March Into Yellow: Endometriosis Awareness Month

Words by Maxim Buckley

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‘Endometriosis (Imponderable)’ courtesy of Ellie Kammer

Can you believe it’s almost March already? Just think, some of you received your ATARs in December of last year and only got your uni offers just over a month ago. Potentially you’ve just come back from holidays, or you may have worked over the uni break. This March marks my third (and hopefully final) attempt at liking a degree, so honestly don’t worry all you first years if you don’t like your degree, you’re well and truly not alone.

March means a lot of things for a lot of people. For people in Adelaide, especially hospitality workers, March marks the madness of the Adelaide Fringe Festival and WOMADelaide. People from all over Australia and the world will descend on Adelaide to listen, entertain and share ideas. March is also the month that Endometriosis Australia runs their ‘March Into Yellow’ fundraiser and events, with people being encouraged to wear yellow in some way throughout the month of March, either by making their entire outfit yellow or just simply wearing yellow socks.

Since first hearing about the disease early last year, I feel as though there has been a great push from the community to bring this horrible disease into the forefront of people’s minds. Since last year, conversations I’ve had with people have turned from ‘Oh, what’s that disease?’ into ‘Yeah, I’ve heard of that’. But for those of you who have never heard of the endometriosis, I’ll give you a quick rundown.

Endometriosis is a disease that 1 in 10 people with periods suffer from. Essentially, tissue that is typically found lining the inner most layer of the uterus grows elsewhere in the body. This can lead to many different health conditions, such as painful periods, difficulty conceiving or daily pain elsewhere in their body. All of these can affect how a person functions both mentally and physically. It is important to note that the disease affects everyone in a different way, your friend’s experience with endometriosis may be very different to my friend’s experience. It is also important to note that the current rating systems of the disease do not correlate with the pain experienced by the sufferer, meaning a person with stage 1 endometriosis could suffer more chronic pain than someone with stage 3 and vice versa. Diagnosis typically takes between 7 and 10 years and the only way to diagnose endometriosis is via an invasive surgical procedure called a laparoscopy. There is currently no cure.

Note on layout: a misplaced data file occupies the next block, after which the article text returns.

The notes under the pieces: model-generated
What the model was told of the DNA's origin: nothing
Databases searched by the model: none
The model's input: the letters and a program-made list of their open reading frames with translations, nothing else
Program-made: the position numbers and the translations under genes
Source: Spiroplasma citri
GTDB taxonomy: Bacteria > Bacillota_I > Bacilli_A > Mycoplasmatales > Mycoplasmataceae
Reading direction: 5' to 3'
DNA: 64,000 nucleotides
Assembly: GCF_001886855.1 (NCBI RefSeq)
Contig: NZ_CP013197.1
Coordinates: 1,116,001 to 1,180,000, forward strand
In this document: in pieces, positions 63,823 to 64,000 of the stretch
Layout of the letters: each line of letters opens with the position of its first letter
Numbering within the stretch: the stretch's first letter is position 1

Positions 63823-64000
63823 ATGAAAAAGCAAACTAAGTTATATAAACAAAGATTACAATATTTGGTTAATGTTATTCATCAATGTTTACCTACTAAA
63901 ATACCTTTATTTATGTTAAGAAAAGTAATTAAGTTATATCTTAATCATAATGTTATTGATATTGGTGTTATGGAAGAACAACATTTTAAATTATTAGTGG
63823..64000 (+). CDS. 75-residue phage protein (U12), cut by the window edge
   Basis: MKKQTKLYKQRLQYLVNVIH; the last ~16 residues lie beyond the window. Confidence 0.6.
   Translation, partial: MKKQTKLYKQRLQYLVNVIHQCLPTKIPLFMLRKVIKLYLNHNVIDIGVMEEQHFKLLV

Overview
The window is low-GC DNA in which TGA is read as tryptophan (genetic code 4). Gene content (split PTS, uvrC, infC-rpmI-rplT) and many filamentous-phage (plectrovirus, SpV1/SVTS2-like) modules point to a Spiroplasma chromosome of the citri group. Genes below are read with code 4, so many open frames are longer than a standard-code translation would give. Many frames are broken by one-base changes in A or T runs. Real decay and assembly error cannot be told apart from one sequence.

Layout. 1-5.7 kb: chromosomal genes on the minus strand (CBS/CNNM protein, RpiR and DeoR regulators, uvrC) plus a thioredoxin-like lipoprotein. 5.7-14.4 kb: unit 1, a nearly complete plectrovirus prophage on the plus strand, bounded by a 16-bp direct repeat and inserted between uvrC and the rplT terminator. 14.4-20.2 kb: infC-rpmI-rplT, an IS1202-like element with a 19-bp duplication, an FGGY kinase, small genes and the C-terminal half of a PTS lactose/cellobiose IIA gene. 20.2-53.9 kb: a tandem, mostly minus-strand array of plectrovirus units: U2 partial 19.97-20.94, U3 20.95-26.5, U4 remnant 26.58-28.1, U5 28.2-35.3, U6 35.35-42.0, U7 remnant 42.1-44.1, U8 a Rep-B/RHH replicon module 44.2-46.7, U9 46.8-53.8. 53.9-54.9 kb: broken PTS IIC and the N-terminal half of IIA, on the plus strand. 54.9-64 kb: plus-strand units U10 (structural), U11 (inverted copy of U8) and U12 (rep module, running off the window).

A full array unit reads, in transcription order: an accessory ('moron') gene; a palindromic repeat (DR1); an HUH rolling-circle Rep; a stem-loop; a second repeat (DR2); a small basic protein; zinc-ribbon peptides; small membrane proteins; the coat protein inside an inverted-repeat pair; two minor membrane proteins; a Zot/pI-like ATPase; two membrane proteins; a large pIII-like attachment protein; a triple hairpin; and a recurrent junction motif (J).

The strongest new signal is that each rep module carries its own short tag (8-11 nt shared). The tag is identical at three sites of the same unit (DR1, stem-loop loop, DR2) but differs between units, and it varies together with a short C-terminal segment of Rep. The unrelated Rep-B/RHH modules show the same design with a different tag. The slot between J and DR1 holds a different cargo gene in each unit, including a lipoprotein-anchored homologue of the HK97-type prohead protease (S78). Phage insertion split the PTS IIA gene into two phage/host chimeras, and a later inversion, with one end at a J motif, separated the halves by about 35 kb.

So why is this such an important disease to raise awareness for and hopefully find a cure? Well, lets just assume that half the population are people with periods. That means 5% of the population has this chronic disease. Using those statistics, currently there could be 615,000 people in Australia living with endometriosis. According to Cancer Australia, 421,124 people were living with cancer in 2012. The simple fact is that endometriosis is a disease that effects far too many people for the amount of funding research it currently receives; 12 million dollars in the past 12 years to be exact.

So, this March, have fun at the Fringe Festival and WOMADelaide. See what Adelaide and the world has to offer to you, but don’t forget about that 10% of people. Wear a little yellow, donate some money to Endometriosis Australia or even hold an event to get your mates together and start a conversation.

Endometriosis is a disease like any other and can be treated, researchers just need your help.

For more information, please visit Endometriosis Australia

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Adelaide University student magazine since 1932. Edited by Nicholas Birchall, Felix Eldridge, Taylor Fernandez and Larisa Forgac. Email us at

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